Measures needed to prevent illegal wildlife trade
Monday, 2017-04-03 11:06:07
NDO – Despite tighter wildlife trade management, the complex development of an illegal wildlife trade requires strengthened efforts from the whole society to preserve biodiversity.
Vietnamese authorities have uncovered dozens of illegal wildlife trade cases since 2011. From 2016 until now, Vietnam has seized more than seven tonnes of ivory, over 150 kg of rhino horns, more than two tonnes of pangolin scales, and many other specimens of wild animals.
According to the Vietnam Forest Protection Department, although the number of violations in wildlife trading, transport and consumption decreased from 459 in 2014 to 295 in 2015 and 256 in 2016, the crime in this area is still complicated, as criminals choose Vietnam as a transit point on all three routes of sea, road and air.
In addition, criminals often use social networks such as Facebook, Zalo or Wechat to carry out illegal wildlife trade activities, making it difficult for authorities.
Meanwhile, the handling of illegal trade and transportation of wildlife specimens and wild animals by competent authorities merely stops at confiscation and processing of administrative violations. Criminal prosecution and handling has not been implemented due to a bottleneck in the provisions of the 1999 Penal Code (revised 2009), while the new 2015 Penal Code has not yet taken effect.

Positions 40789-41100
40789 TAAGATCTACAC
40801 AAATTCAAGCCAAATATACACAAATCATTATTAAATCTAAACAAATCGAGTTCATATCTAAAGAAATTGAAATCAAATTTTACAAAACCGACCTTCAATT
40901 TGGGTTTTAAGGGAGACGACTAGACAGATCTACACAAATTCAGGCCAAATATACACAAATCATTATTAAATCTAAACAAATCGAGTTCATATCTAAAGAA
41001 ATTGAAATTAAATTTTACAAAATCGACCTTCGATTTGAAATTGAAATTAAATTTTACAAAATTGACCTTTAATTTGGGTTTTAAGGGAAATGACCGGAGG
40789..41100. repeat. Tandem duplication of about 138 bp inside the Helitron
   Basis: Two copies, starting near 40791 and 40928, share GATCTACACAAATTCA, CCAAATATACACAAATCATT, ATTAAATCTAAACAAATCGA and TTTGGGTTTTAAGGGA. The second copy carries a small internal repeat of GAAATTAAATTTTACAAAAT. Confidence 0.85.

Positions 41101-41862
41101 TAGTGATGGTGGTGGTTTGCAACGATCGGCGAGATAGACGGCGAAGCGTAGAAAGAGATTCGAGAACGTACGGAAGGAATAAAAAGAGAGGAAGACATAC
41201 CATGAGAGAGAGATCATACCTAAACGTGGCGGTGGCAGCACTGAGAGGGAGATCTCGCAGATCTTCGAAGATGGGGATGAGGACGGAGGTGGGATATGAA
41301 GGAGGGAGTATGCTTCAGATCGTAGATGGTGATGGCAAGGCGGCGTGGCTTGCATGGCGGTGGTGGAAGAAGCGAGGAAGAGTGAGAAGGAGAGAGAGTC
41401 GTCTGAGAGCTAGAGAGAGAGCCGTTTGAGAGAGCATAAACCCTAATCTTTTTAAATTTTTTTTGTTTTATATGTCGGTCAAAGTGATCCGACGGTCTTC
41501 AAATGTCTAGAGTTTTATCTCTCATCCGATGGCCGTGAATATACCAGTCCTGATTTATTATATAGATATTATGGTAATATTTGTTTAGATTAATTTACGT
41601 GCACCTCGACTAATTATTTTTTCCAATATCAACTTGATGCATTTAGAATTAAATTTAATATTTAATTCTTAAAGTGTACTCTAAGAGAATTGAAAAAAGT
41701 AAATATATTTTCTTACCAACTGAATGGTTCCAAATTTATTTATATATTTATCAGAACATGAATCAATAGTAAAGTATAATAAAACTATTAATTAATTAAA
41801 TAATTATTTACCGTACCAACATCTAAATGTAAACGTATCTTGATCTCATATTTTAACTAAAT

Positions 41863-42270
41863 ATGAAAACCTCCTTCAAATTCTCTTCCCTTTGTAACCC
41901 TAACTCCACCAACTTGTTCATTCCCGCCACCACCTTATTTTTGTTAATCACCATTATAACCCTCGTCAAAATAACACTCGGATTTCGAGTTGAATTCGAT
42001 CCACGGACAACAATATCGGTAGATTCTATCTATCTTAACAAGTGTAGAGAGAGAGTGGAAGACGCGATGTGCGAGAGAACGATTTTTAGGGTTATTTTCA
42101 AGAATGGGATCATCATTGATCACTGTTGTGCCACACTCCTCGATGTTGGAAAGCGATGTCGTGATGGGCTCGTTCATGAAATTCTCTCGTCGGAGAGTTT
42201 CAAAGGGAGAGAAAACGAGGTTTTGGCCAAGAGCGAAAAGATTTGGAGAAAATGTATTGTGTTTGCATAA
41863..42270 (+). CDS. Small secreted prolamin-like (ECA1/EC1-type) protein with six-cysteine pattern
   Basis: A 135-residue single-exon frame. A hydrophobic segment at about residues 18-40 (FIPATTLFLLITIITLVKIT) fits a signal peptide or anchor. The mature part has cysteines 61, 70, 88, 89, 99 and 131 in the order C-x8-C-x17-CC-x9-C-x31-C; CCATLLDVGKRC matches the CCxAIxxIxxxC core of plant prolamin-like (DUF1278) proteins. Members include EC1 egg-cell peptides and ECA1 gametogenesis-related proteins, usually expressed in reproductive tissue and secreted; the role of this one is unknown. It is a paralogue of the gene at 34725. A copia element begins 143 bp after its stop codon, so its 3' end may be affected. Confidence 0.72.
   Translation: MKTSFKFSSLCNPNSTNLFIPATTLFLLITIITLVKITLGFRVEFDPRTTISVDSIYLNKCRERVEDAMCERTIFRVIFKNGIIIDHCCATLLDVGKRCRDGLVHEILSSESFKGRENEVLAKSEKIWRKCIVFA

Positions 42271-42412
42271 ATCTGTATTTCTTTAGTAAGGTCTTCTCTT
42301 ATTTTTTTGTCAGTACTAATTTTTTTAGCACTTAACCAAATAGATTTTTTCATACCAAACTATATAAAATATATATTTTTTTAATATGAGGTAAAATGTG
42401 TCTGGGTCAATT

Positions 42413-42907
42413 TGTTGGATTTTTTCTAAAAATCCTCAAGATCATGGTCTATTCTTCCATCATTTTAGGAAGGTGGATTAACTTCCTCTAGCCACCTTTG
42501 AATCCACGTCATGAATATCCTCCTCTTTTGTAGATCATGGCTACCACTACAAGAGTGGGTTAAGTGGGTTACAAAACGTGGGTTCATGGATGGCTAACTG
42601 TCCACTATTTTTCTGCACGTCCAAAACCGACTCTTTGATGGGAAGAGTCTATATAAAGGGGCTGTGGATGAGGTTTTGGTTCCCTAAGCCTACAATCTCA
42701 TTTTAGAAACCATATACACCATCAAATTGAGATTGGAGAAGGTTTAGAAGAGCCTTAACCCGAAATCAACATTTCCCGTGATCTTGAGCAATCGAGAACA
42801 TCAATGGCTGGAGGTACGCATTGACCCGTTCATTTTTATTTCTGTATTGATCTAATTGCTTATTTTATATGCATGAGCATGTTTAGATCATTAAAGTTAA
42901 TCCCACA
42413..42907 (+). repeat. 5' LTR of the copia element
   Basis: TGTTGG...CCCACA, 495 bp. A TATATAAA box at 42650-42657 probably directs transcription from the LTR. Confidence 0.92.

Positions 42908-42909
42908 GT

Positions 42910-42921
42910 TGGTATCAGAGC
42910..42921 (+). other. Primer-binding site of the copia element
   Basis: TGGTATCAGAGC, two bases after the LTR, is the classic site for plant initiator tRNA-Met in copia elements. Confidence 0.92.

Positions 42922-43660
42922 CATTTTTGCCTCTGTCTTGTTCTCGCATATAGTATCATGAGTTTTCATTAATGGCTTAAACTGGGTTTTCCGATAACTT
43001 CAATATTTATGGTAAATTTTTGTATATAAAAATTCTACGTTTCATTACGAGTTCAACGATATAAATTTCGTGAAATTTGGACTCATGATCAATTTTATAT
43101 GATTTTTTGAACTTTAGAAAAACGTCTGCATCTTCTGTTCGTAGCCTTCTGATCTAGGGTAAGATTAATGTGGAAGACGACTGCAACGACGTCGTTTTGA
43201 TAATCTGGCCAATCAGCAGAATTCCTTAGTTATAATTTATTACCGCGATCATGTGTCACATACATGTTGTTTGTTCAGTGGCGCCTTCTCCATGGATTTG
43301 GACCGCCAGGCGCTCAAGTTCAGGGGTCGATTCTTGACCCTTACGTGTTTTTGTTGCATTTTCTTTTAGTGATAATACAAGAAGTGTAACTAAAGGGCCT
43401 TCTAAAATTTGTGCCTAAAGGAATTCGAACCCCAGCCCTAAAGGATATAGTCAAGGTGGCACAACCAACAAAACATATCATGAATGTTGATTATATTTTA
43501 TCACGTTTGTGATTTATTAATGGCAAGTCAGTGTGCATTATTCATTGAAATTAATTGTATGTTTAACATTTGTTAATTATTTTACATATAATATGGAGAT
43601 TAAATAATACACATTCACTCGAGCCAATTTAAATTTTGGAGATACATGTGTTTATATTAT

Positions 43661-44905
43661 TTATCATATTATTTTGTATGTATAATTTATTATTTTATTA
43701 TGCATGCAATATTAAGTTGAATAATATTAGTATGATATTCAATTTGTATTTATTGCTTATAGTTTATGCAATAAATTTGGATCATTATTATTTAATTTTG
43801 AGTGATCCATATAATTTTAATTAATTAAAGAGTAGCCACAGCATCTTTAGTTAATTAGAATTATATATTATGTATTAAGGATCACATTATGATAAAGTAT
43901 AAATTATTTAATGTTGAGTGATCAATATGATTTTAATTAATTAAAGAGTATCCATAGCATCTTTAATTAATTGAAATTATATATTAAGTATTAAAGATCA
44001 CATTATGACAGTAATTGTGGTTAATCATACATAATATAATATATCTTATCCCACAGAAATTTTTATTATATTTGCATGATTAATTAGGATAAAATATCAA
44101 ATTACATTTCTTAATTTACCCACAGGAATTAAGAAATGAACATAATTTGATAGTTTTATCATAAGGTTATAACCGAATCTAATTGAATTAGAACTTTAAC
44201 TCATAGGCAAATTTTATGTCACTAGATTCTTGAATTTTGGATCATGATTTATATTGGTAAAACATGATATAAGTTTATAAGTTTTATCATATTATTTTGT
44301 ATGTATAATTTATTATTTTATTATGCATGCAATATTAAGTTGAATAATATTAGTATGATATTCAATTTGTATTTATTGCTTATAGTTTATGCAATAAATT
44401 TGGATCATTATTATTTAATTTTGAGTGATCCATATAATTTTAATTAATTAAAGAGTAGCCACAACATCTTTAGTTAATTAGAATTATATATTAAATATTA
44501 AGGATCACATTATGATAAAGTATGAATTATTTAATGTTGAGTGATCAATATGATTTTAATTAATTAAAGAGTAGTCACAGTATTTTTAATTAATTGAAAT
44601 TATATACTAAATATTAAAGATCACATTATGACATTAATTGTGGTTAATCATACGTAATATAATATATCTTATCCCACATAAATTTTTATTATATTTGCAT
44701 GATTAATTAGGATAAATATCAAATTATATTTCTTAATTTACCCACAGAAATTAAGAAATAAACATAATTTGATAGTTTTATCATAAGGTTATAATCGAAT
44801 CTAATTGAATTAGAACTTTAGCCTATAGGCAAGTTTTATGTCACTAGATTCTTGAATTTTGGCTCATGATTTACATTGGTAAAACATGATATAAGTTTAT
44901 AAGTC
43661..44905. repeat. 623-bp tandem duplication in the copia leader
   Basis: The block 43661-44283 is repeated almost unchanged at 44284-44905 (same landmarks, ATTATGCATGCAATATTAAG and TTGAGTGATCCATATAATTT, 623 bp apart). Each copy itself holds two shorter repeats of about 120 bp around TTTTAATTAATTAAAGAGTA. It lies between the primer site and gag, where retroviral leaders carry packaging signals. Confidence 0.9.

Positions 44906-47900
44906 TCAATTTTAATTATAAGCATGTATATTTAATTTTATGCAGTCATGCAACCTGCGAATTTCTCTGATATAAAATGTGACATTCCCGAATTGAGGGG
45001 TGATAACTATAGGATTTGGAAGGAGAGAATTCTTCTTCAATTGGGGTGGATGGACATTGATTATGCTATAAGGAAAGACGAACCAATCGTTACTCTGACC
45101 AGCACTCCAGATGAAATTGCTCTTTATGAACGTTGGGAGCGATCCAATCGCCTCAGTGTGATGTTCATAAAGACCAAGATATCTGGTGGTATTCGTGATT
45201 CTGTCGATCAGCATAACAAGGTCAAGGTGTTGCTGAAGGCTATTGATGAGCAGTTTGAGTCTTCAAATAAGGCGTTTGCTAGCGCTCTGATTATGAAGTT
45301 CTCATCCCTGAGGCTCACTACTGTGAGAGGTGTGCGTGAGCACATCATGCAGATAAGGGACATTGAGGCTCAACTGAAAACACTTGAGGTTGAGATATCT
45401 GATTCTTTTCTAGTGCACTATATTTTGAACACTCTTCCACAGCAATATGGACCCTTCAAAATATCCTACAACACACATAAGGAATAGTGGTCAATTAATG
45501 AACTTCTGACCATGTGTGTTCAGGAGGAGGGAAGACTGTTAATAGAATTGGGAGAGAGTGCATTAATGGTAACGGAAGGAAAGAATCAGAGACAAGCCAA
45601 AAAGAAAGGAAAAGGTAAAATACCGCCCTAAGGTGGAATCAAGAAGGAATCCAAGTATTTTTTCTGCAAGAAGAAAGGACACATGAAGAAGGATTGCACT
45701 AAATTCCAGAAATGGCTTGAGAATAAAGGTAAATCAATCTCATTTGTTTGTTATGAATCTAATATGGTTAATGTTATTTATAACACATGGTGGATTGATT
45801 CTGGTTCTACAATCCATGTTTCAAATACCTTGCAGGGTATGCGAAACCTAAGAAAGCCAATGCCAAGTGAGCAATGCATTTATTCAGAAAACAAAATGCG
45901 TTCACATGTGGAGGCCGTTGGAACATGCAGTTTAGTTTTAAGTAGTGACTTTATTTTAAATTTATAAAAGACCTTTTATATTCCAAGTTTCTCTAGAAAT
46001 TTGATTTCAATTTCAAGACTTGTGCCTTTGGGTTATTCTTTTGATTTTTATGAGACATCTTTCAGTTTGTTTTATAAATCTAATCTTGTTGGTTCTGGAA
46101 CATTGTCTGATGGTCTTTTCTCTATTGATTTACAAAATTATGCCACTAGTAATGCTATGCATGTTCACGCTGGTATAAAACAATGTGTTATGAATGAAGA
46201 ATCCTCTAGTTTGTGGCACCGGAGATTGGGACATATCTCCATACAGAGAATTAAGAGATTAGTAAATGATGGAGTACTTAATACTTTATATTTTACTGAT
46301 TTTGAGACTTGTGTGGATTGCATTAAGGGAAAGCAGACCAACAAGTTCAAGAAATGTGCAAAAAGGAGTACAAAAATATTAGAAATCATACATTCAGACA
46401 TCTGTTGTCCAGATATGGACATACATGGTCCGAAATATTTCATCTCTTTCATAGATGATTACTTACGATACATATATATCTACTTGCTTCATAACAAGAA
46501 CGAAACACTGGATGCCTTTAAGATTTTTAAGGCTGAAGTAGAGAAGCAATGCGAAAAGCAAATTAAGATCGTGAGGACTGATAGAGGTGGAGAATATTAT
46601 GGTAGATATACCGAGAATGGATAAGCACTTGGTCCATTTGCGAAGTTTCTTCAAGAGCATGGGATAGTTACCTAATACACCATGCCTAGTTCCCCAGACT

In 2017, the world is taking strong and sustained action to close illegal wildlife trade markets and reduce demand for wildlife products. To prevent this crime, which is also a manifestation of Vietnam's commitment when it joined the Convention on International Trade in Endangered Species of Wild Fauna and Flora (CITES), as well as bilateral and multilateral agreements and UN Resolutions on combating illegal trade of wild fauna and flora species, on September 17, 2016, the Prime Minister issued Directive No. 28/CT-TTg on urgent solutions to prevent and combat illegal acts affecting wild animals.
Through this, functional agencies should organise communication campaigns and dissemination of information to citizens and civil servants, especially law enforcement forces, on the war for protection of wild fauna and flora species, while coordinating with international organisations on transnational wildlife trade lines.
In addition, regular patrols should be held to collect information and firmly control the situation in localities with an illegal wildlife trade, as well as closely supervising wild fauna and flora products to set up specialists to fight and thoroughly handle violations, especially control of trade and prosecution of outstanding cases involving ivory and rhino horn trade.
Along with that is the requirement to effectively strengthen enforcement of the law, even to replace, amend and supplement some relevant laws, especially the 2015 Penal Code, as well as developing solutions to create decent jobs for those involving in legally raising and trading wild animals and plants in Vietnam.